The inherent danger is that this constant confession and acknowledgement of our faults can descend into self-flagellation and guilt with the result that we have an irretrievably negative view of ourselves. This is a result that developed in certain areas of classical Western  Christianity that sees us all as evil and forever grovelling on the floor. It is about balance. A much healthier Eastern Christian view is that we are certainly all flawed but not irredeemably evil. We are after all, made in the image of God are we not, according to Genesis. We are made in his image and strive to be in his likeness as well, but know we fail often.
As a dinner guest Jesus it seems was a bit of a nightmare, hauling his host and fellow guests over the coals, deriding their own sense of worth and position in life relative to the other guests, when they all chose to sit in “places of honour” whatever they were.
But Jesus says, rather than assume they are the most honoured guests, they should assume the opposite and wait to be invited to the best seats.
It can’t be emphasised enough that the meal or banquet is in Jewish and Christian imagery a metaphor, a picture of the Kingdom of God, often a picture of heaven itself with God as the host.
This is the same for our Sunday Eucharist – which is a meal of bread and wine where the host is God.
The values that Jesus extols in his parable today hold true for us as well. There is no dinner guest here today intrinsically closer to God than anyone else. All are welcome and if approached with a certain self knowledge, a little humility, God will reach out and invite you close to him. “Friend, move up higher” as it says in the parable.
The parable turns the social status quo upside down – because all those who are generally intrinsically humble, because they have their shortcomings  made clear by society all the time characterised in the parable “as the poor, the crippled, the lame and the blind”. Jesus says they will be accepted and exalted. Whereas the rich and self-confident and those with a higher opinion of themselves will need to be taken down a peg or two.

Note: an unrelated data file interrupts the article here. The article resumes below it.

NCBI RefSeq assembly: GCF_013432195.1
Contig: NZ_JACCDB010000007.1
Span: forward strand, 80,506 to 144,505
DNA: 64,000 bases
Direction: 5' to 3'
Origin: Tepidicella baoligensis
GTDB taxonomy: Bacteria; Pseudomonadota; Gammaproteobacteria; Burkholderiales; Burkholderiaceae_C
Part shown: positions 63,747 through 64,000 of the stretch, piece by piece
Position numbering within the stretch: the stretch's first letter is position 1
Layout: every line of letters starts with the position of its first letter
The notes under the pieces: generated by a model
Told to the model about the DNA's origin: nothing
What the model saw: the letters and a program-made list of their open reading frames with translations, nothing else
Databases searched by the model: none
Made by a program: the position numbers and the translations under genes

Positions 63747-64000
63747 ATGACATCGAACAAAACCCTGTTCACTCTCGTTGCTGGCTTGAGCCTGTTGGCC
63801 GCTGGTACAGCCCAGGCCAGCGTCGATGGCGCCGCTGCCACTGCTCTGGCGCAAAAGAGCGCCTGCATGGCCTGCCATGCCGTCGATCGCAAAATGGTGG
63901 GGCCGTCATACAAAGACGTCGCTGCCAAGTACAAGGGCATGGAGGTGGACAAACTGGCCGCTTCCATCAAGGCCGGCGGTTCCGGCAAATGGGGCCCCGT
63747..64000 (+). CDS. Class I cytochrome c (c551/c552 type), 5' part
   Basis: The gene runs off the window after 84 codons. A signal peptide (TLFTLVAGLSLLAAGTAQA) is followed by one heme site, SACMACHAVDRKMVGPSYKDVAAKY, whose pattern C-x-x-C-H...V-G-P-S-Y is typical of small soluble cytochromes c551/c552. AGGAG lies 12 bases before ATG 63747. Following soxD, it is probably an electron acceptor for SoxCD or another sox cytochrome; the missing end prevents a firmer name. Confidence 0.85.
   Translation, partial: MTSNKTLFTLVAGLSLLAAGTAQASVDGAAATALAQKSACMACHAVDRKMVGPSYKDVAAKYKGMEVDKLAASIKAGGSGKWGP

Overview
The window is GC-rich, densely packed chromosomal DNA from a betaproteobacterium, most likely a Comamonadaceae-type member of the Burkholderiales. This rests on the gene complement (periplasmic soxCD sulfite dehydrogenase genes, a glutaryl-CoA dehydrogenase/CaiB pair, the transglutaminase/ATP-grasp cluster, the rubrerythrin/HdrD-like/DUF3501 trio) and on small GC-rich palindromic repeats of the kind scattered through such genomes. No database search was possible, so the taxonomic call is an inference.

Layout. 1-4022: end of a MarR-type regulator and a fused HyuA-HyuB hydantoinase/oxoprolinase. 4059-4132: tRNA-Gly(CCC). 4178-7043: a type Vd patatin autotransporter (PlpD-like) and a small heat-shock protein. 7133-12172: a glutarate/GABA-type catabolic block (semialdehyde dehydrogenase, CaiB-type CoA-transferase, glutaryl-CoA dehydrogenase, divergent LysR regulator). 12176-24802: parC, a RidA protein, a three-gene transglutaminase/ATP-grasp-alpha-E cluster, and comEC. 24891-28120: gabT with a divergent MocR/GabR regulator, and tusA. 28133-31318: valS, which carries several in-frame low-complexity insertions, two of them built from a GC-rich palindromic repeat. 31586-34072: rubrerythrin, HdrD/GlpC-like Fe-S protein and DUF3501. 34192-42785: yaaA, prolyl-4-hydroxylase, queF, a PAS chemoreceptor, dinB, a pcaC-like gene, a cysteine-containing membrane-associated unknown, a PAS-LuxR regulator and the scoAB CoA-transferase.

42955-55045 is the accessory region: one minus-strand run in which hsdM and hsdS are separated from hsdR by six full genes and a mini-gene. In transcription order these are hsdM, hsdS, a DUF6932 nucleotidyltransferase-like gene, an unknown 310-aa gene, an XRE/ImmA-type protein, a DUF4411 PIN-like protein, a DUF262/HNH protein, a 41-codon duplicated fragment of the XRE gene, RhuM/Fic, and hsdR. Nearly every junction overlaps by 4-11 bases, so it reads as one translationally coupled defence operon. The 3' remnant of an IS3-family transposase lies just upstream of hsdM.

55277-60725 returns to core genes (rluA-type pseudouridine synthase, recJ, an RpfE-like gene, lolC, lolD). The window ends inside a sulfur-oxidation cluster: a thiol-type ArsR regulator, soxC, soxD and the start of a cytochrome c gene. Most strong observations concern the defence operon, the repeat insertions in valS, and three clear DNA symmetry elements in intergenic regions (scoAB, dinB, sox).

Jesus notes how when we give parties we generally only invite who we consider our social equals who share our values and worldview. In our everyday lives I suggest that will always be the case.  But in church, at our weekly dinner party, we strive to make this a welcoming place for all, regardless of their social background, education, or wealth.
In acknowledging that we all have shortcomings of one kind or another, the playing field is levelled. From a divine perspective I am no better than you who is no better than you who is no better than you.  From a divine perspective we are no worse than each other either.   

We are assured that when we approach the ritual where we act out the indwelling of the divine and share the bread and wine, no-one is excluded.  All are welcome at the banquet of the Kingdom unless we exclude ourselves. At this banquet we are all on an equal footing – blessed though flawed, and loved.